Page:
3 Financial Tips for Students

by Evan

It’s no secret how expensive a college education is, no matter where or when you go. Unless you’re on a full scholarship with extra expenses covered, or you’re totally parent funded for everything you need and desire, you’re in the camp of needing to make the most of every dollar that comes your way. Millions of students graduate with thousands, or hundreds of thousands in student loan debt. In many social circles, student loan debt is the new credit card debt. There has to be a better way, and perhaps that’s another article and another discussion. For now, let’s focus on making the most with what you have, where you are. 

  1. Consider the bigger pieces at play. Before we talk about something as radical as $.10 packs of ramen noodles on sale and stretching those across two meals, let’s take a look at the large pieces within your control. If you’re at an out of state institution, you’re already at a major disadvantage of cost options, (if you’re not a full scholarship recipient). Researching in-state universities for your remaining semesters might be worth your time and efforts to transfer into. Unless you’re in a major that’s unique to where you are, for a certain career path with a big payoff when you’re out into the working world, it’s most likely a better path in the financial plan to change to a less expensive option. Other major factors include your living expenses, transportation and hobbies. How many $2 beers are you having each month? Those add up quickly, especially if you’re going out more than once a week, which is quite common for most college students. Consider your big expense options and adjust where it makes sense to, both for your current self, and your future self.
  2. Consider your major in relation to your career and life goals. Whether you’re a chemistry major, or a marketing major, what are your career goals and plans post-graduation? Does your major align with your future financial needs and goals? You might consider your career path when envisioning your future lifestyle, and what you can do to maximize your income as soon as possible in early post-college life.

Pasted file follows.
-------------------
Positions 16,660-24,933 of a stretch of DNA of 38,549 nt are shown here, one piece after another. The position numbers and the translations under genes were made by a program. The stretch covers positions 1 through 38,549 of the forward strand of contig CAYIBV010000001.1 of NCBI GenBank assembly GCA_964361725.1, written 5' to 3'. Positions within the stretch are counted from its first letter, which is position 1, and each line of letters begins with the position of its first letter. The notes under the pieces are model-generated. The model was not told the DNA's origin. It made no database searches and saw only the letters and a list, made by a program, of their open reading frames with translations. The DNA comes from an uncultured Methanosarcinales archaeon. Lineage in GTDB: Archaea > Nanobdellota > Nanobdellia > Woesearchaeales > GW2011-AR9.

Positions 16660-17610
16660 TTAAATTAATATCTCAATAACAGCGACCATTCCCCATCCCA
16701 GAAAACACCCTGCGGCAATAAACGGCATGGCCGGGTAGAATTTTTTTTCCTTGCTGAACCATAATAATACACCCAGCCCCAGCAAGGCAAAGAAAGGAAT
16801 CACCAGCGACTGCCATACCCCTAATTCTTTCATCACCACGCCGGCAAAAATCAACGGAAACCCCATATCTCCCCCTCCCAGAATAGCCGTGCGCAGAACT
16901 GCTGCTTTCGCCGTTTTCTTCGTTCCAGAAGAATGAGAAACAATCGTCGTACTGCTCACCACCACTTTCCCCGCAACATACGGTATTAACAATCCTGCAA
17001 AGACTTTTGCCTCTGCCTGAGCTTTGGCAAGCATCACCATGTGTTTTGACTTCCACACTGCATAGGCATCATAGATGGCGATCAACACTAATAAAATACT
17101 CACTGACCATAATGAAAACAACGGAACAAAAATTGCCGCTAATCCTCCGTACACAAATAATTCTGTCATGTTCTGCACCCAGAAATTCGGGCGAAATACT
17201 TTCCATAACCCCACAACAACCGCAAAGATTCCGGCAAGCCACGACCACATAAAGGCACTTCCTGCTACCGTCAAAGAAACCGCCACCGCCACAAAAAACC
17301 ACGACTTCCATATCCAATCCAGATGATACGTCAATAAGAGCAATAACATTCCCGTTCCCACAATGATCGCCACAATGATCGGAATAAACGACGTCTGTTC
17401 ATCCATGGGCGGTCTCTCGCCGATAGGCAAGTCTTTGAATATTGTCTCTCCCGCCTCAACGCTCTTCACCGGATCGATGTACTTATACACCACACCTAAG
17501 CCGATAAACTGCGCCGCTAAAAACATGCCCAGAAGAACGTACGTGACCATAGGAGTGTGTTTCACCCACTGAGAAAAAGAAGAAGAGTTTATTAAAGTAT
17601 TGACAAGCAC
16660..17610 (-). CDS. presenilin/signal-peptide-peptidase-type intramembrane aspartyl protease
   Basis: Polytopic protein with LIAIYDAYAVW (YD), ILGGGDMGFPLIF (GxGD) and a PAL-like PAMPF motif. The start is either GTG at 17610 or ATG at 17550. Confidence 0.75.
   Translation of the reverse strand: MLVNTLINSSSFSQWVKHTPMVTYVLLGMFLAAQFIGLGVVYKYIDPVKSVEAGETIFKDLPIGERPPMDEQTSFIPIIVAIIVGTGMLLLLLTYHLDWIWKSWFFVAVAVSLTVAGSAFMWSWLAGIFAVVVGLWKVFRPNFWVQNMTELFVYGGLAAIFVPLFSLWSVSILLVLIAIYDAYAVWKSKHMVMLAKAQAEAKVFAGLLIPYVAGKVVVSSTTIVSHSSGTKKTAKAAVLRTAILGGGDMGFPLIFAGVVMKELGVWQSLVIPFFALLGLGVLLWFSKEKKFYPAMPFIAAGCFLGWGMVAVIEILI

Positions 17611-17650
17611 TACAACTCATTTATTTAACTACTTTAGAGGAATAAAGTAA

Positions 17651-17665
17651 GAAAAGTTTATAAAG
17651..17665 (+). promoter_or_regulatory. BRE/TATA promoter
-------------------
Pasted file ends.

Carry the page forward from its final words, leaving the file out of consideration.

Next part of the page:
3. Go with the low-hanging fruit. Eating out instead of eating at home, drinking excessively, having a car payment when you’re mostly at college and having a car isn’t conducive to your budget, shopping unnecessarily, and spending frivolously can be reduced almost immediately. Preventing as much debt as possible in the present, and maximizing your savings is not only sound financial advice for students, but also for non-students. Perhaps changing out some meals from expensive delivery pizza to a healthier and far less expensive oatmeal or rice and vegetables is a great option, not only for your health, but also for your wallet.

No matter your space and time in life, making better use of your monetary resources is always a good plan. Taking on extra jobs, spending mindfully and in accordance with your short and long-term goals, making a plan and disciplined approach to finances is something that if started in college, will certainly carry you into adulthood in a better financial state.

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